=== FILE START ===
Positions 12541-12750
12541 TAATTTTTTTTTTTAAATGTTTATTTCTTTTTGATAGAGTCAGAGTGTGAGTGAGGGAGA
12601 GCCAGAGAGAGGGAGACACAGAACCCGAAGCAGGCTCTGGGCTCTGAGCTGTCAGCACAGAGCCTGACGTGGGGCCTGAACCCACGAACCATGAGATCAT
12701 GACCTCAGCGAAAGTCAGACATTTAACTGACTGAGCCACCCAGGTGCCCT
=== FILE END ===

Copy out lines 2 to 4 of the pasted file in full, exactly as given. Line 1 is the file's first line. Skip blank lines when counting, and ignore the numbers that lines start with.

12541 TAATTTTTTTTTTTAAATGTTTATTTCTTTTTGATAGAGTCAGAGTGTGAGTGAGGGAGA
12601 GCCAGAGAGAGGGAGACACAGAACCCGAAGCAGGCTCTGGGCTCTGAGCTGTCAGCACAGAGCCTGACGTGGGGCCTGAACCCACGAACCATGAGATCAT
12701 GACCTCAGCGAAAGTCAGACATTTAACTGACTGAGCCACCCAGGTGCCCT